Writers for many Hollywood studios are on strike, with the Writers Guild of America picketing outside many major studios for compensation from streaming projects, higher wages (most have part or full-time jobs besides writing), and protection from the artificial intelligence boom that’s currently plaguing the literary and film worlds.
Seems like reasonable requests, but in the ever-increasing quest to make 2008: The Sequel we’ve hit the point of a strike and you’ll notice the effects soon, so let’s see what lessons that strike taught us and just what shows it brought premature deaths to.
Canceled shows are just the start here unfortunately, as many don’t realize just how much grinds to a halt in the industry when the creative nozzle is turned off. We’ll get into the far-reaching implications and those who helped to lighten the strain a little as well, but starting off…
Heroes was probably one of the earliest signs of just how important the writers were to the success of a show. While it was written collaboratively and planned by “volumes” which were just main arcs throughout the season, Heroes was cut short and lost eleven episodes as a result of the strike. While in a lot of cases, eleven episodes being cut could just mean filler and side plots that could be tied together in an episode, Heroes needed every single one for the intricately laid plotlines from the partially aired second season to work.
Unfortunately, that didn’t happen, and season two was cut short with only one out of the four planned volumes for the season made, and a reduced episode order from the series after that which, along with shuffling writers in and out (Bryan Fuller had a bad time in particular during this strike), would lead to a mess of a plot that included things like Nathan/Sylar becoming the same person, the Shanti virus going… nowhere, and other things like Hiro losing all control of his powers due to a tumor. Everything listed probably could have been great too, assuming they were given the time and budget to realize the writers’ vision.
While The Office didn’t necessarily suffer from the strike, it is one of the better examples of solidarity between the writers and cast of a show. Steve Carell refused to cross picket lines and called into production, saying he was sick from “engorged testicles”. Dick jokes go far, no matter the situation.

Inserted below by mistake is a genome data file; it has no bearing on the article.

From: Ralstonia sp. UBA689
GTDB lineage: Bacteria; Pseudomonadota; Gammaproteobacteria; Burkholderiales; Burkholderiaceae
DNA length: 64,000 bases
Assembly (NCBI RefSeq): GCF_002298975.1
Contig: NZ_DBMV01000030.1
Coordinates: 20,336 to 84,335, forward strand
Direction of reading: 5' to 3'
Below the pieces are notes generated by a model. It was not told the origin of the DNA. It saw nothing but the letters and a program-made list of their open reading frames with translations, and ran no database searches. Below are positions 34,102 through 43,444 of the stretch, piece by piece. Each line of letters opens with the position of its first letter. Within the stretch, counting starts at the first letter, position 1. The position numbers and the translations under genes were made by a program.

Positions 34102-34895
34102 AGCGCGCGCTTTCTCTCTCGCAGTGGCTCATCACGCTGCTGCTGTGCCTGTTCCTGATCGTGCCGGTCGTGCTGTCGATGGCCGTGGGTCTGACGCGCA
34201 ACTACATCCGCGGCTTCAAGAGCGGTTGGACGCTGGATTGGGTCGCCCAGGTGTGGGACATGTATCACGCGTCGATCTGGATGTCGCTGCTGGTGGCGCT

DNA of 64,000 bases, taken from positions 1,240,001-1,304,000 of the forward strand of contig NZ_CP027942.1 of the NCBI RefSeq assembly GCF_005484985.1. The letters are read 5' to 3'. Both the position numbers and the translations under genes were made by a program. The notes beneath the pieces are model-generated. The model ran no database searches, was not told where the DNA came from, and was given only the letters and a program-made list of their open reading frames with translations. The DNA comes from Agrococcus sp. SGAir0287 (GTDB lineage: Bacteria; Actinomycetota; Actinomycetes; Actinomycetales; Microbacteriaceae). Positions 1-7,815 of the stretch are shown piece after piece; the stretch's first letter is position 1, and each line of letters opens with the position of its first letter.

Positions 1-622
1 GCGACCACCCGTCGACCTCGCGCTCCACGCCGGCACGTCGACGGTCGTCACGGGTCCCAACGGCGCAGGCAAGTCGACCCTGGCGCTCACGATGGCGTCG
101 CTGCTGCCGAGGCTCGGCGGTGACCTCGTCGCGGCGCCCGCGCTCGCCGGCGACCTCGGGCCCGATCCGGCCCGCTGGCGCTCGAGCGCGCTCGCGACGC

Remember what I said about Bryan Fuller having a particularly shitty time after the strike? Hell, Bryan Fuller being a showrunner is guaranteed about two good seasons at least before the network eventually sends him off somewhere else or cancels the show entirely. He had already been through the cancellation of Dead Like Me a few years prior, now he had a critical darling after only one season that finished airing just weeks after the strike began and season two being iffy at best.
Season two did end up happening, but then fate said “That’s enough” and the show was canceled with the network airing episodes months apart before only airing the final three almost six months after the last episode to promote the DVD release. That’s honestly just a dick move no matter how you look at it.
Not every show suffered from the strike, thankfully. Breaking Bad had some delays due to the writers’ strike when finishing the last few episodes, causing a shortened first season to air instead and saving two characters from an early sendoff.
Seriously, by the time they got around to writing season two and the first few episodes had aired, creator/writer Vince Gilligan had completely changed his mind on two characters’ deaths, originally intending to have both Jesse and Hank killed off. Take a second and picture Breaking Bad without those two, both balance Walter White’s scale and rise to villainy. There’s no story without them.